astringent


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as·trin·gent

 (ə-strĭn′jənt)
adj.
1. Medicine Tending to draw together or constrict tissues; styptic.
2. Sharp and penetrating; pungent or severe: astringent remarks.
n.
A substance or preparation, such as alum, that draws together or constricts body tissues and is effective in stopping the flow of blood or other secretions.

[Latin astringēns, astringent-, present participle of astringere, to bind fast : ad-, ad- + stringere, to bind; see streig- in Indo-European roots.]

as·trin′gen·cy n.
as·trin′gent·ly adv.

astringent

(əˈstrɪndʒənt)
adj
1. severe; harsh
2. sharp or invigorating
3. (Medicine) causing contraction of body tissues, checking blood flow, or restricting secretions of fluids; styptic
n
(Pharmacology) an astringent drug or lotion
[C16: from Latin astringēns drawing together; see astrict]
asˈtringency, asˈtringence n
asˈtringently adv

as•trin•gent

(əˈstrɪn dʒənt)

adj.
1. causing contraction or constriction of soft tissue; styptic.
2. harshly biting; caustic: astringent criticism.
3. stern or severe; austere.
4. sharply incisive; pungent: astringent wit.
n.
5. a substance that contracts the tissues or canals of the body.
[1535–45; < Latin astringent-, s. of astringēns, present participle of astringere to draw together]
as•trin′gen•cy, n.
as•trin′gent•ly, adv.

as·trin·gent

(ə-strĭn′jənt)
A substance, such as alum, that checks the flow of bodily secretions by causing tissue contraction.
ThesaurusAntonymsRelated WordsSynonymsLegend:
Noun1.astringent - a drug that causes contraction of body tissues and canals
alum - a double sulphate of aluminum and potassium that is used as an astringent (among other things)
medicament, medication, medicinal drug, medicine - (medicine) something that treats or prevents or alleviates the symptoms of disease
Adj.1.astringent - sour or bitter in tasteastringent - sour or bitter in taste    
sour - having a sharp biting taste
2.astringent - tending to draw together or constrict soft organic tissue; "astringent cosmetic lotions"
nonastringent - not astringent

astringent

adjective
1. contractive, contractile, styptic an astringent lotion
2. severe, strict, exacting, harsh, grim, stern, hard, rigid, rigorous, stringent, austere, caustic, acerbic an astringent satire on Hollywood

astringent

adjective
Translations

astringent

[əsˈtrɪndʒənt]
A. ADJ
1. (Med) → astringente
2. (fig) → adusto, austero
B. N (Med) → astringente m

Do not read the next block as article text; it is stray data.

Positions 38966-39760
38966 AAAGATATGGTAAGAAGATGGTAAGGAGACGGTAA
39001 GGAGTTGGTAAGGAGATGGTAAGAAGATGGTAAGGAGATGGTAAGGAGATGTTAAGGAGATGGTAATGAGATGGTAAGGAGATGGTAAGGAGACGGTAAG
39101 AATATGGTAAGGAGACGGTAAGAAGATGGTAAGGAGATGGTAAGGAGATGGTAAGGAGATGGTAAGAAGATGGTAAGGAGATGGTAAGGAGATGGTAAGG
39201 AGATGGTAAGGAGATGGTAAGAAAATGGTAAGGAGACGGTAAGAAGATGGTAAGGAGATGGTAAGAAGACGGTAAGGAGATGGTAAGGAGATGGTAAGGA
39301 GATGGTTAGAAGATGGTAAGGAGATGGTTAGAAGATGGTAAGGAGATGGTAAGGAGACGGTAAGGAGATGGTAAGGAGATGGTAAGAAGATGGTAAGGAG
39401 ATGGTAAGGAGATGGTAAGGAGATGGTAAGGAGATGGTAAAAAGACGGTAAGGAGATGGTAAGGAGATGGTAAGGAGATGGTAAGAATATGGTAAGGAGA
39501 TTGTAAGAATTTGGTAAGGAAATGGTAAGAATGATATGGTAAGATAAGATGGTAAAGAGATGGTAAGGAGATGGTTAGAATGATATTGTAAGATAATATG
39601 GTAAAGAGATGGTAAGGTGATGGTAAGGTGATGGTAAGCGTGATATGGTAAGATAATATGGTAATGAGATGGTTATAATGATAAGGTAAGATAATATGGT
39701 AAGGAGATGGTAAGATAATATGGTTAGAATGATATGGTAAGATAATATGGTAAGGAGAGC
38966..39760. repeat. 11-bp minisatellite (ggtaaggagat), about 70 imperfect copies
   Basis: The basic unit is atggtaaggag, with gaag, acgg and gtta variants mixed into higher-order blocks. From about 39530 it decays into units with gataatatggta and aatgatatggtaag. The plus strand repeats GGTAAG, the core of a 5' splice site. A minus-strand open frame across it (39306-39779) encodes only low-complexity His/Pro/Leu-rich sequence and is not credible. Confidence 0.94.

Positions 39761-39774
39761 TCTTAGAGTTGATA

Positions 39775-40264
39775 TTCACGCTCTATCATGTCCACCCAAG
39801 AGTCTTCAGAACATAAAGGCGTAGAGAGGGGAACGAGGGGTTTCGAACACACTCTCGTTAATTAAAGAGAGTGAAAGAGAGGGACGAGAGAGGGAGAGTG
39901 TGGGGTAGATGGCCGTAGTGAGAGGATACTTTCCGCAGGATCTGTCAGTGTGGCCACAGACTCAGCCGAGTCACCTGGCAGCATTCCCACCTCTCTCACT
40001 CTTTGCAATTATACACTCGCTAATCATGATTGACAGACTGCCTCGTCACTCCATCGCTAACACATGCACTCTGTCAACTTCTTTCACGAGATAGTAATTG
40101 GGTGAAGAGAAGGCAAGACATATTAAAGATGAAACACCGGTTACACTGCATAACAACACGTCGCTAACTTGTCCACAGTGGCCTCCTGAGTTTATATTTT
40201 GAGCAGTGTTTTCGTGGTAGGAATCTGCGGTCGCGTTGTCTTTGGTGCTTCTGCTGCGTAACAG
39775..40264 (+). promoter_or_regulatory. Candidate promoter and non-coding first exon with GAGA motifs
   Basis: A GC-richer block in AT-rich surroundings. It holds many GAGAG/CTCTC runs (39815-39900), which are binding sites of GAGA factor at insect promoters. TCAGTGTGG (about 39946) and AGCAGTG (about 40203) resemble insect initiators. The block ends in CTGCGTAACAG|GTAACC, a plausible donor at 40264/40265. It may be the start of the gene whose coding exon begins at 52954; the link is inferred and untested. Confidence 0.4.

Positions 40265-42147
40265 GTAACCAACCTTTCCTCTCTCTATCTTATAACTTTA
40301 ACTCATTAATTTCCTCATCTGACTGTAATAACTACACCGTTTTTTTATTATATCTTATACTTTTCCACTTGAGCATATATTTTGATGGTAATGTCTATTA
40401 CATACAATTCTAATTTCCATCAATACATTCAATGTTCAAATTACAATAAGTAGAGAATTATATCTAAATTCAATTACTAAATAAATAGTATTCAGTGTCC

astringent

[əˈstrɪndʒənt]
adjastringent(e)
nastringent m

astringent

adjadstringierend; (fig) remark, humourätzend, beißend
nAdstringens nt

astringent

[əsˈtrɪndʒənt] adj & nastringente (m)

as·trin·gent

a. astringente, agente con poder de constricción de los tejidos y las membranas mucosas.

astringent

adj & n astringente m
References in classic literature ?
The extreme sharpness of the air acted on his nerves like an astringent, and braced them swiftly.
In the upper region they live chiefly on the acid and astringent berries of the guayavita, under which trees I have seen these lizards and the huge tortoises feeding together.
The word astringent on the bottle means it has a high alcohol content and is only suitable for oily skins.
In Alys's strolls, an astringent criticism harmonizes with flights of the imagination, but there is no chance for situationist melancholy.
In Don Roos's breathtakingly astringent directing debut, this Louisiana miss sets new standards of chutzpah and self-servingness for all of celluloid's white trash women to follow.
It's estimated that one-tenth of the world's population chews betel nuts, the astringent, addictive seeds of the betel palm.
Clearasil has broadened its selection beyond a cream and pads to include a sponge-tip applicator stick, an antibacterial bar, an astringent and cream made for adults.
The museum is currently hosting an exhibition examining current photographic works from Africa called "Snap Judgments: New Positions in Contemporary African Photography," which has been hailed by the New York Times as "stimulating, astringent, and brimming with life.
It regulates seborrhea and improves skin grain by its astringent effect.
Taste is actually a very direct way of experiencing the pharmacology of a plant--certain strong alkaloids taste bitter, volatile oils have an aromatic taste, certain plant acids have a sour of astringent taste.
How about Alban Berg's astringent piano piece Sonata for Piano, Op.
Like the original, this version is raised a few notches above kiddie fantasy pablum by Allen's astringent wit, which includes a number of amusing, early ``gift improvement'' lines.